Three songs from Michael Jackson’s posthumous 2010 album “Michael,” which some fans have long insisted weren’t sung by the late artist, have been removed from streaming services.
A statement from Jackson’s estate and Sony Music, which acquired the rights to unreleased material from the singer’s coffers in a blockbuster $250 million deal in 2010, says the songs were removed in the purpose of “overcoming” the controversy, but effectively maintains that the vocals were not tampered with: “Nothing should be read in this action concerning the authenticity of the tracks”, he underlines.
“The Estate of Michael Jackson and Sony Music have decided to remove the tracks ‘Breaking News’, ‘Monster’ and ‘Keep Your Head Up’ from the 2010 album ‘Michael’ as the easiest and best way to move beyond the conversation associated with these tracks once and for all,” read the statement released on Tuesday. “The remaining tracks on the album remain available. Nothing should be read into this action regarding the authenticity of the tracks – it’s just time to get past the distraction that surrounds them,” he concludes.
The songs in question were at the center of an unusually aggressive fan-led legal campaign that was ultimately won by the estate in 2018. They were reportedly recorded in 2007 with songwriters/producers Edward Cascio and James Porte, two years before Jackson’s death. an accidental overdose. Fans have long claimed that an American singer named Jason Malachi actually sang all three songs, and he allegedly admitted it in a 2011 Facebook post, according to TMZ, though his manager later denied it, saying that the message was faked.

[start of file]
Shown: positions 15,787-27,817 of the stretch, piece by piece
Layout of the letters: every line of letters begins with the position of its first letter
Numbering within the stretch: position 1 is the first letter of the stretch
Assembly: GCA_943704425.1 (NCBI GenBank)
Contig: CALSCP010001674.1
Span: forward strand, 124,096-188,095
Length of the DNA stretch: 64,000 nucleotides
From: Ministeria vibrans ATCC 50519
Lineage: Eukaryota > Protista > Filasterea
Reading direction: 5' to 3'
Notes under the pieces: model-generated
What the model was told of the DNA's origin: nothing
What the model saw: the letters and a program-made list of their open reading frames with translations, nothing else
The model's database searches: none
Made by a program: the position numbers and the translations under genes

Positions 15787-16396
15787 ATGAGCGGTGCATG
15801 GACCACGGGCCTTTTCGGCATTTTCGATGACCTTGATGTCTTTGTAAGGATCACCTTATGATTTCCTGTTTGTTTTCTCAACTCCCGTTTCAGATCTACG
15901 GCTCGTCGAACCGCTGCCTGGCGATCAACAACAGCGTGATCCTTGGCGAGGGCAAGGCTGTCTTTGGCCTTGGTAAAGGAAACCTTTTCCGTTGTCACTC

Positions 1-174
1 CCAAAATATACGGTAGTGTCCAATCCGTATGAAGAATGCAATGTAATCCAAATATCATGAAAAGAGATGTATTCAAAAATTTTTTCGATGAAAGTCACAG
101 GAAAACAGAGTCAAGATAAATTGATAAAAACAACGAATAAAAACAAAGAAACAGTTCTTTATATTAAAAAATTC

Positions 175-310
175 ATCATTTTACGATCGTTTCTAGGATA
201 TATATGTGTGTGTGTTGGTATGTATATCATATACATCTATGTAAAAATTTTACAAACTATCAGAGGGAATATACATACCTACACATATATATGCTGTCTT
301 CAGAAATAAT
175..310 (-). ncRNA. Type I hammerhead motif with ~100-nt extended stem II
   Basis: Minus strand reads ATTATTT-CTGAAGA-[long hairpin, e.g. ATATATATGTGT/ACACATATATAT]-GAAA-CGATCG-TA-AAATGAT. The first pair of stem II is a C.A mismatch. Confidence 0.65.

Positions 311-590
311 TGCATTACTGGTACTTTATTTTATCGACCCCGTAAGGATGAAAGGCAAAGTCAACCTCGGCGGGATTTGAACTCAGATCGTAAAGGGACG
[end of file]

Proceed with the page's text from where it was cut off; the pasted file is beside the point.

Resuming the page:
The lawsuit began in 2014, when a fan attempted to file a class action lawsuit claiming that the album’s liner notes, which list Jackson as the singer, are in fact a misrepresentation under the law. California Law on Unfair Competition and the Consumers Legal Remedies Act. However, the appeals court ruled that because the estate and Sony did not know for sure whether Jackson sang on all three songs, the album cover and promotional material were protected by the First Amendment.
“In these circumstances, the appellant’s representations as to the singer’s identity amounted to a statement of opinion rather than fact,” California appellate judge Elwood Liu wrote at the time. “The lack of personal knowledge here also means that the challenged statements of the appellants do not fit the definition of speech which is ‘less likely to be chilled by proper regulation’.”